High Court rules English judgments are enforceable in the UAE
In Invest Bank v El-Husseini & Others  EWHC 3008 (Comm) Bryan J has considered the current law in the United Arab Emirates (“UAE”) and determined that English judgments in the UAE are likely to be enforced, refusing an application for security against a claimant resident in the UAE as a result. The decision relies on, in part, a letter issued by the UAE’s Ministry of Justice in September 2022 (“MOJ Letter”).
This appears to be a departure from our experience of the Court’s approach. In fact, we have twice been able to obtain security for costs orders against a claimant resident in the UAE, as recently as August 2022. It would appear the MOJ Letter has had a significant impact on the approach to be taken to claimant’s domiciled in the UAE, given its recognition of reciprocity between the Courts of the UAE and the Courts of England and Wales, which Bryan J said “put beyond any doubt” that there is reciprocity.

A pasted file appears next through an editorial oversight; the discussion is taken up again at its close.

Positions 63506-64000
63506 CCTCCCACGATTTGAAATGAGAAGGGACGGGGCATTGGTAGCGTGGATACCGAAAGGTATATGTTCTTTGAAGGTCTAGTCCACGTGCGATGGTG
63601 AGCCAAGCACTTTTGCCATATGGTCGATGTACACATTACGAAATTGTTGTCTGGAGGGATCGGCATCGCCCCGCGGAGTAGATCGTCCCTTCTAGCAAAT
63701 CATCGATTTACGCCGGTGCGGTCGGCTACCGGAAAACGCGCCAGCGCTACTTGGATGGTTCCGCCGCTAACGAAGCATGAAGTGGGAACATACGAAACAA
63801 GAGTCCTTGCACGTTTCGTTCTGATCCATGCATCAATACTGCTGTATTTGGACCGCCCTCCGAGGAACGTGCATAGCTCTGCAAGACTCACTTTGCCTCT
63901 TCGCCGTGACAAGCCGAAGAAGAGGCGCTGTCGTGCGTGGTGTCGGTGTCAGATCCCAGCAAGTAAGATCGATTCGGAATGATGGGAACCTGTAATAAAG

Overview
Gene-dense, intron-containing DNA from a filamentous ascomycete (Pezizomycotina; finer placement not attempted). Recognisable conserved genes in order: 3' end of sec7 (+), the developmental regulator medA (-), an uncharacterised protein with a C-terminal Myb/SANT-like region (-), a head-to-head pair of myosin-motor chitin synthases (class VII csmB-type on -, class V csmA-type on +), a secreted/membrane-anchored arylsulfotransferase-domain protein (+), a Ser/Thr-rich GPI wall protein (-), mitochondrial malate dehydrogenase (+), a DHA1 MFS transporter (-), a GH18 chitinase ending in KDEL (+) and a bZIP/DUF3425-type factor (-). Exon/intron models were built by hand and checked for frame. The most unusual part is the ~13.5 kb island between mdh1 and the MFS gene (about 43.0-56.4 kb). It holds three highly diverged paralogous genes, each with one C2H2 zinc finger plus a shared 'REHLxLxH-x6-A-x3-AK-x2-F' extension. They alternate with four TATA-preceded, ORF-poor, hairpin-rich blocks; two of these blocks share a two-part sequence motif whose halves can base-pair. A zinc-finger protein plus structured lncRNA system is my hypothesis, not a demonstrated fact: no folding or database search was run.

Other factors identified by Bryan J as relevant to his determination that it had not been established that there was any real risk of obstacles to enforcement in the UAE included:
- The claimant’s willingness to agree to submit to the jurisdiction of the DIFC Court for the purposes of enforcement of any order for payment of costs made against it and to not seek declaratory relief opposing enforcement of an English costs order against it in the DIFC.
- There was no evidence to establish that the UAE Courts could claim “exclusive jurisdiction” over the subject matter of the proceedings, which would render onshore enforcement impossible.
- There was no UAE public policy against the award, and enforcement, of legal costs (as alleged by the defendants).
The parties spared no expense arguing this application, with no less than eleven factual witness statements before the Court (the eleventh only provided immediately before the hearing commenced), as well as six expert reports on UAE law in three rounds of expert evidence. The application bundle ran to some 2,689 pages, plus a supplemental bundle of 458 pages. It is therefore fair to say that Bryan J heard exhaustive arguments by both sides before reaching his decision and, as expected, the MOJ Letter appears to have encouraged greater cooperation between the English and UAE Courts.
How we can help
From the outset of any litigation, the viability of enforcement should be a key consideration especially when attempting to enforce against overseas assets. If you have a dispute with an international element in the UAE please get in touch with our commercial dispute resolution team.